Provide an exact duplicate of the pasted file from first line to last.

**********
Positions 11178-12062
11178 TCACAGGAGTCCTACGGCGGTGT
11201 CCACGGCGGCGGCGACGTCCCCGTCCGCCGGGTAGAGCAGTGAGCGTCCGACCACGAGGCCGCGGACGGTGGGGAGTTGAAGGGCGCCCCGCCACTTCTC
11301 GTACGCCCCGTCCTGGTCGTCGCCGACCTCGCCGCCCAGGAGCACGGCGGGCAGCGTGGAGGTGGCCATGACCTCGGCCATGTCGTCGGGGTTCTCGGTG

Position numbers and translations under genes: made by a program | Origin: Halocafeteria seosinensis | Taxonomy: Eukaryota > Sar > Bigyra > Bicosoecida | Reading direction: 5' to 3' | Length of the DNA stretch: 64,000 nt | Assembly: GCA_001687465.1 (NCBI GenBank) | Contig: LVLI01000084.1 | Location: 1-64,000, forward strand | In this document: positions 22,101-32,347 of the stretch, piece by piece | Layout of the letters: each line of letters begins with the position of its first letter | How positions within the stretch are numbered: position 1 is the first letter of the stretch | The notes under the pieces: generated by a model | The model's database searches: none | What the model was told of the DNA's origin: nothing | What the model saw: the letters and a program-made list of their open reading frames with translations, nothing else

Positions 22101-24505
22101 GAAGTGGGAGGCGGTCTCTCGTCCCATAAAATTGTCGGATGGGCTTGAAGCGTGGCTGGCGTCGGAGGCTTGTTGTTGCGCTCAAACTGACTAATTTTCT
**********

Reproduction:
Positions 11178-12062
11178 TCACAGGAGTCCTACGGCGGTGT
11201 CCACGGCGGCGGCGACGTCCCCGTCCGCCGGGTAGAGCAGTGAGCGTCCGACCACGAGGCCGCGGACGGTGGGGAGTTGAAGGGCGCCCCGCCACTTCTC
11301 GTACGCCCCGTCCTGGTCGTCGCCGACCTCGCCGCCCAGGAGCACGGCGGGCAGCGTGGAGGTGGCCATGACCTCGGCCATGTCGTCGGGGTTCTCGGTG

Position numbers and translations under genes: made by a program | Origin: Halocafeteria seosinensis | Taxonomy: Eukaryota > Sar > Bigyra > Bicosoecida | Reading direction: 5' to 3' | Length of the DNA stretch: 64,000 nt | Assembly: GCA_001687465.1 (NCBI GenBank) | Contig: LVLI01000084.1 | Location: 1-64,000, forward strand | In this document: positions 22,101-32,347 of the stretch, piece by piece | Layout of the letters: each line of letters begins with the position of its first letter | How positions within the stretch are numbered: position 1 is the first letter of the stretch | The notes under the pieces: generated by a model | The model's database searches: none | What the model was told of the DNA's origin: nothing | What the model saw: the letters and a program-made list of their open reading frames with translations, nothing else

Positions 22101-24505
22101 GAAGTGGGAGGCGGTCTCTCGTCCCATAAAATTGTCGGATGGGCTTGAAGCGTGGCTGGCGTCGGAGGCTTGTTGTTGCGCTCAAACTGACTAATTTTCT